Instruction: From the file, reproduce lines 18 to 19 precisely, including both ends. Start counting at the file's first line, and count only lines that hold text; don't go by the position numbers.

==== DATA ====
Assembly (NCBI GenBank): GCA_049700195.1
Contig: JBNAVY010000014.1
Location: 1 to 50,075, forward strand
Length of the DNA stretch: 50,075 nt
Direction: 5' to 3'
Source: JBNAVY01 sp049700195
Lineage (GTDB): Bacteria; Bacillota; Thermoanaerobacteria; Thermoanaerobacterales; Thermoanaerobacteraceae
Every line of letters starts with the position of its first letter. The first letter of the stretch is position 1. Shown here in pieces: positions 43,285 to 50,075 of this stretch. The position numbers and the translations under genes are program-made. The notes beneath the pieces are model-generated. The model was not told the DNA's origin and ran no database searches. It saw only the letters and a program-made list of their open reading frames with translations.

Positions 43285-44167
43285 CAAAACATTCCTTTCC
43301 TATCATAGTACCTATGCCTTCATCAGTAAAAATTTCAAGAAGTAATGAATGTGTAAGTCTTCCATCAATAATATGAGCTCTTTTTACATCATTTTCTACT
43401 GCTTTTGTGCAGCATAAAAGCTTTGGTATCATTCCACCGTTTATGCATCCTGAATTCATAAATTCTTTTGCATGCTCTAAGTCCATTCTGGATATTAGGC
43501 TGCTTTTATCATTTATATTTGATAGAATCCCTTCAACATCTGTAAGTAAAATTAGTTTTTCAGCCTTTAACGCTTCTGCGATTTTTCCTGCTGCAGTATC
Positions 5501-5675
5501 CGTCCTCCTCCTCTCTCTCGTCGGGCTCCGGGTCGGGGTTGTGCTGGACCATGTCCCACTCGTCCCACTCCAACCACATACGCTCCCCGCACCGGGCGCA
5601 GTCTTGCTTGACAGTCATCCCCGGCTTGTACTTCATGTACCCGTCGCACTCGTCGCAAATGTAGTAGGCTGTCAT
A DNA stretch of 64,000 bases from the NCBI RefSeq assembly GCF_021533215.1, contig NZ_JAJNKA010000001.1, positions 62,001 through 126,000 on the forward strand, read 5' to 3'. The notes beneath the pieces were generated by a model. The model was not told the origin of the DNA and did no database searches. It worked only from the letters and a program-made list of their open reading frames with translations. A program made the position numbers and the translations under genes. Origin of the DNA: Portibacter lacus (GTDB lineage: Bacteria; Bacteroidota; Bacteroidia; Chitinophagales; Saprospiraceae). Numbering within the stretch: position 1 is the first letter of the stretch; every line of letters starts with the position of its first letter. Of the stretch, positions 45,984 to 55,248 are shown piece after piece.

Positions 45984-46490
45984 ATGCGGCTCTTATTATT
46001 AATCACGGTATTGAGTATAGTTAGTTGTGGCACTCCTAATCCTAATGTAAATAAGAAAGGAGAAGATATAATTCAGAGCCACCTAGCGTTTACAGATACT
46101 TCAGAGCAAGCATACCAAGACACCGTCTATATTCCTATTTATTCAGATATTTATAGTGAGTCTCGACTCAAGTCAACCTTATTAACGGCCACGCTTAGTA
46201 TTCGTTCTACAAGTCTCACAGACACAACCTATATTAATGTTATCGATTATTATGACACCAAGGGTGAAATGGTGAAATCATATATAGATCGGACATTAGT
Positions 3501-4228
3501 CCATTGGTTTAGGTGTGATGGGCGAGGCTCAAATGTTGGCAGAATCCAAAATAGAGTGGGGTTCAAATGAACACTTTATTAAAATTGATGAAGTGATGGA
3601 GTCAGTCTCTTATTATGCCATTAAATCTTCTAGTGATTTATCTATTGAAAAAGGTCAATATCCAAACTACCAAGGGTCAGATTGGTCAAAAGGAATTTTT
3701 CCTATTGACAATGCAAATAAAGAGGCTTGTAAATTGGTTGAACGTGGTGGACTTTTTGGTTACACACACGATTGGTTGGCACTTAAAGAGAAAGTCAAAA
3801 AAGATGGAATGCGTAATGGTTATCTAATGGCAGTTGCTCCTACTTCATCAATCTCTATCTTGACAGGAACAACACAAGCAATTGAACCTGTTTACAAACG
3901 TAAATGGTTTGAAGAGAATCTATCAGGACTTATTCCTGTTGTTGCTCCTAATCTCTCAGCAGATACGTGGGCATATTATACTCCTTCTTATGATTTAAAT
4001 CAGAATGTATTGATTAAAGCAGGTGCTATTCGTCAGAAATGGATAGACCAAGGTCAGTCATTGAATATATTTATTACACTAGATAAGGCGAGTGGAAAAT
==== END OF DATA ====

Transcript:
Positions 45984-46490
45984 ATGCGGCTCTTATTATT